Water/Sewer Charges for Residents Are Due to Flow Significantly Upward

Water – a life-sustaining commodity that many take for granted – has gained a much higher profile in Highland Park in the past few days. Residents learned that a typical family of four can expect to pay an increase of $350 this year for the tap water they drink, showers they take, the dishes they wash and the toilets they flush. This increase comprises an annual hike in water/sewer rates and a one-time surcharge.

The town is establishing a new rate schedule to address the water and sewer cost increases that were never passed on to Highland Park residents and businesses for the last seven years. This action is due to an administrative failure to increase residential and business sewer and water rates to correspond to the significant escalation of the water and sewer costs being billed to the municipality. The elected officials, as soon as the mistake was brought to their attention, took measures to compensate for the shortfall and to prevent the situation from ever repeating itself. The glass-is-half -empty perspective is that the charges come at once, but the glass- is-half -full perspective is that the mistake in billing allowed residents to hold onto their money for a longer period of time.

Highland Park Mayor Gayle Brill Mittler explained the reason for the sewer/water rate increase in a letter to all residents:

Last year, Highland Park experienced a water and sewer revenue shortfall that must be made up in this budget year. This brought several issues to our attention for immediate correction, namely:

  1. Water and sewer rates in the Borough have not increased since 2011, even though our costs have gone up. For example, Middlesex Water Company (our water supplier) has increased rates four times during this period and those costs were never passed along in the billing to our customers.
  2. Similarly, in 2015, the NJ Department of Environmental Protection increased the minimum amount of water that the Borough must purchase, which is based on peak demand. We must pay for this water even if we do not actually consume it. Again, rates were not adjusted accordingly.
  3. Our infrastructure is aging, particularly our sewer lines, and these cracks in the system can allow for inflow and infiltration of water into the sewer pipes. This water gets processed along with the sewage adding costs to our operations.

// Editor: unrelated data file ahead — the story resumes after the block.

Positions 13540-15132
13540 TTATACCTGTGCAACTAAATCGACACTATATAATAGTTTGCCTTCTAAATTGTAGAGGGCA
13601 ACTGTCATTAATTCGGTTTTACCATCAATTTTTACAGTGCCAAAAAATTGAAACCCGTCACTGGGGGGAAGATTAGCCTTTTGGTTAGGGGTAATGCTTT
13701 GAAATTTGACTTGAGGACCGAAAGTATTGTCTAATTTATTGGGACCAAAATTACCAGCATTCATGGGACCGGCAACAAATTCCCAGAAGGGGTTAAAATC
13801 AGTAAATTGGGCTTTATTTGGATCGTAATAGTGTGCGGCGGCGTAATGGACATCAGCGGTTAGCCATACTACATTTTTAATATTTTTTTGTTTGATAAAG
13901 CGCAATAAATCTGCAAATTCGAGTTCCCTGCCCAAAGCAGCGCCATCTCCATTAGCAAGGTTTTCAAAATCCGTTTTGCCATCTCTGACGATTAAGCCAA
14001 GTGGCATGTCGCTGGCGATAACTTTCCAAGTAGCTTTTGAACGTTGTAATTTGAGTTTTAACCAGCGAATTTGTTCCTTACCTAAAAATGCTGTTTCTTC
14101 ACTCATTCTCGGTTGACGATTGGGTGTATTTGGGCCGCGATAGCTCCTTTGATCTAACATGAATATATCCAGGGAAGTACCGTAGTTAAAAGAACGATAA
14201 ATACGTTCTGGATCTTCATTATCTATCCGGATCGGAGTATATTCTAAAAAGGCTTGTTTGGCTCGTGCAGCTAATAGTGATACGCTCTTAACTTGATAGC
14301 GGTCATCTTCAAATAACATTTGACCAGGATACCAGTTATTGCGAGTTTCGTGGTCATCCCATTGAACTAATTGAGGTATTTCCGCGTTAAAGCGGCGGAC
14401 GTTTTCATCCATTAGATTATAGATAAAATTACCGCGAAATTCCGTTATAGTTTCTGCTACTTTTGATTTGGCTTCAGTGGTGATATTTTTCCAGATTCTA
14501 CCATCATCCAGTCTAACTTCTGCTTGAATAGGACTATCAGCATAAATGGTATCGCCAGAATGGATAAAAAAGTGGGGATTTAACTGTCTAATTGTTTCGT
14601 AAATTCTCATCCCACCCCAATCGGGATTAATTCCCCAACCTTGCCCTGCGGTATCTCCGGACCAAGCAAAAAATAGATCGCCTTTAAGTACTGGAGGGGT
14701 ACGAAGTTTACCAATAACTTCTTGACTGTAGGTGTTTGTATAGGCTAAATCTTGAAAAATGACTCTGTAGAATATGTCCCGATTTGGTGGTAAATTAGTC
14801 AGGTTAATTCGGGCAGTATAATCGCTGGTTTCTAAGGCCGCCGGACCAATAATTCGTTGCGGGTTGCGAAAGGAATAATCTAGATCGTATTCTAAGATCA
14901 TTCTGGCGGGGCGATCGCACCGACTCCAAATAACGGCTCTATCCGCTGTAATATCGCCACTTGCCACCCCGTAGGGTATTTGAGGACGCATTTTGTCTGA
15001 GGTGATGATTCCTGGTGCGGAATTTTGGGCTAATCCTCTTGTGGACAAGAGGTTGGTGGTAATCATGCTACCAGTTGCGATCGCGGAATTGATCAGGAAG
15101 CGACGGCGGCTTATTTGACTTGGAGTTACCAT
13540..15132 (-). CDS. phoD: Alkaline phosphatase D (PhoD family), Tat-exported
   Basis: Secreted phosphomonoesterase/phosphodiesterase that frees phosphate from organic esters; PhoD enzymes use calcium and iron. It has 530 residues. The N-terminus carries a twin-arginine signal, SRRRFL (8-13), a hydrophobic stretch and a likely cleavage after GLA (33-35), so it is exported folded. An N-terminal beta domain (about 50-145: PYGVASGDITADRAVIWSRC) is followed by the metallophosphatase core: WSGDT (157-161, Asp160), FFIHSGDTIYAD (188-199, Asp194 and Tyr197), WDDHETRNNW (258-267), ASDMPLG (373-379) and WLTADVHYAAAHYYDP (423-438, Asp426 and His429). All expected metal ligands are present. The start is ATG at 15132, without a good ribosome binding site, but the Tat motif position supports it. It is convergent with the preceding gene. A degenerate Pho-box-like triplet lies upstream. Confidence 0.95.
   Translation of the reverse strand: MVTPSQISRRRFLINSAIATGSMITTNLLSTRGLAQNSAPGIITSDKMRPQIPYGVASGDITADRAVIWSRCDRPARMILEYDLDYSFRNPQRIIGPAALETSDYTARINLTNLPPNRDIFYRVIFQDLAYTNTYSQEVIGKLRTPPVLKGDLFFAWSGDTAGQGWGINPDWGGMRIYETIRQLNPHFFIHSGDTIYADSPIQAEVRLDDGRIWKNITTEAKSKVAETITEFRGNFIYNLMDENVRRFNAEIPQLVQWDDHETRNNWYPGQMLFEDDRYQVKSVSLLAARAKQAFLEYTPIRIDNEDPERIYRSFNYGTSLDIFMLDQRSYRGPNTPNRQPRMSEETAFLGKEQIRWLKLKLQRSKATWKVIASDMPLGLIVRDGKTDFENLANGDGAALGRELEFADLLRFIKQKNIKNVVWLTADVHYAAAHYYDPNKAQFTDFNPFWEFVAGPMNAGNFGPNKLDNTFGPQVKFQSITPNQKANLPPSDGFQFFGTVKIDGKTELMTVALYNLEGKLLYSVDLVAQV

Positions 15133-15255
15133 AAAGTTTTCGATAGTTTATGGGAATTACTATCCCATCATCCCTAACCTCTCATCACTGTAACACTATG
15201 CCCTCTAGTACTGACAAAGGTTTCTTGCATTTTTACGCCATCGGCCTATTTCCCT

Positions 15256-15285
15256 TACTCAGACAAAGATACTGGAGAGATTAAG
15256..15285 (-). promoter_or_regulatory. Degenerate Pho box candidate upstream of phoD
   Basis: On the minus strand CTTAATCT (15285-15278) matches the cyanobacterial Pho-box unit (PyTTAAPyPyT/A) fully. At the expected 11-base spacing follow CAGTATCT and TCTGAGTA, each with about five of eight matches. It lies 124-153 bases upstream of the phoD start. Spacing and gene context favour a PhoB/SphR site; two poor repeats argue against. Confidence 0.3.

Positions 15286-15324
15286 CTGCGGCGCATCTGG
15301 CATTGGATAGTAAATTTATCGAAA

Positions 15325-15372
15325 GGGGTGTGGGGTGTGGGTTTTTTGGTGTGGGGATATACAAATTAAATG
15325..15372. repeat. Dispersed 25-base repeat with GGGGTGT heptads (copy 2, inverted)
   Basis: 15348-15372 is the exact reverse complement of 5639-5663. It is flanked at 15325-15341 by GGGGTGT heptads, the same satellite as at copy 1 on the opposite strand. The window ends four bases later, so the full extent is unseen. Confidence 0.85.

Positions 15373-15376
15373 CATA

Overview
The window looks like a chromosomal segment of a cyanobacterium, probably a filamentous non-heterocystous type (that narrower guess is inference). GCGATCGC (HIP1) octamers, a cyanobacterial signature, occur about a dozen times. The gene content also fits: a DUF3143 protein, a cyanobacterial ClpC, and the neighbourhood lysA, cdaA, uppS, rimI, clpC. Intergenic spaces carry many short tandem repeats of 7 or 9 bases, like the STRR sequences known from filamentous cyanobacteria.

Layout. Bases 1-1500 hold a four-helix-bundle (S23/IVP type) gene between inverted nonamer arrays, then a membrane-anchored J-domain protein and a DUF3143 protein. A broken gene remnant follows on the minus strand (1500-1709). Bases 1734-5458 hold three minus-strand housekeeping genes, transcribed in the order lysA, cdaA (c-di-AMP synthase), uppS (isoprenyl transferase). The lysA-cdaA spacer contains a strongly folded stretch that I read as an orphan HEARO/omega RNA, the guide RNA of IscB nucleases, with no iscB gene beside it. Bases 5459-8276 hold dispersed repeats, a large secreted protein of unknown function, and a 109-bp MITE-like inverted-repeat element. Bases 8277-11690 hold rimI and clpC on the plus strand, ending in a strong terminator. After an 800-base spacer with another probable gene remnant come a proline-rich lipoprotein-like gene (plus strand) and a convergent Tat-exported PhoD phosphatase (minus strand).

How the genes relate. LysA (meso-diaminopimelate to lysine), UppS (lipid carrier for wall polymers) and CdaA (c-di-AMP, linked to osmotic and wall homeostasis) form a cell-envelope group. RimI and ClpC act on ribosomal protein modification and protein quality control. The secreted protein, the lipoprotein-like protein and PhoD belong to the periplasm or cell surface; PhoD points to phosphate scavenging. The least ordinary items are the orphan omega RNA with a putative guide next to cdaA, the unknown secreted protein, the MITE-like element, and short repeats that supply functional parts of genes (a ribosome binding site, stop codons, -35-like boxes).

4. Water meters throughout town have not been subject to regular updating and replacement. These older meters do not always accurately account for actual water usage, resulting in undercharging in many cases.

Now that these issues have come to our attention we must correct the situation. We are taking the following steps to avoid a shortfall in the future:

  1. We are introducing a new rate schedule to address the water and sewer cost increases that were never passed on to our residents and businesses for the last seven years. The proposed rates will increase approximately $48 per quarter for the typical family of four. The new rates for those paying the minimum charge (0-799 CF) will increase approximately $15 per quarter.
  2. A temporary surcharge will be added to all water sewer bills in 2018 and will sunset on Dec. 31, 2018. This surcharge will be discontinued in 2019. Due to the fact that we did not hit anticipated revenues in 2017 (as explained above), State law requires that we must make up the shortfall in this calendar year. The calculation is based on actual water consumption in 2017 and will be billed quarterly along with the regular water and sewer bill. The proposed surcharge is $13 per month for typical family of four.
  1. We cannot let this situation happen again. Moving forward we will have tighter controls on our water/sewer billing and usage. Our administration has identified areas for immediate actionable preventative steps. I have called for a quarterly review of all revenues and expenses. This will bring any problems to the forefront in a timely manner. In the future, we will adjust rates more gradually as needed when costs go up.
  1. We have identified some priority projects for 2018 into 2019:
  • Going after unaccounted for water – water that the Borough is paying for and is not currently metering. The immediate focus is a large meter replacement program that includes taking over ownership of these large meters.
  • Developing an asset management plan per the Water Quality Accountability Act. This will identify the priority projects for the next five years.
  • Conducting hydrant and valve testing, repair and replacement per the Water Quality Accountability Act.
  • Performing a leak detection survey of the entire water system in Highland Park to stop the flow of unused water.
  • Conducting a camera inspection of select sewer lines prior to any road reconstruction projects. This will provide efficiencies in cost. 

Most of Highland Park’s water and sewer infrastructure was constructed in the early 20th century. These action steps, and the new rate structure proposed (both the temporary surcharge and the new regular rates), are designed to bring our water system into the 21st century. If you should have any questions about this, please feel free to contact our Borough Administrator, Teri Jover, at tjover@hpboro.com. She and the staff will be happy to answer your questions.


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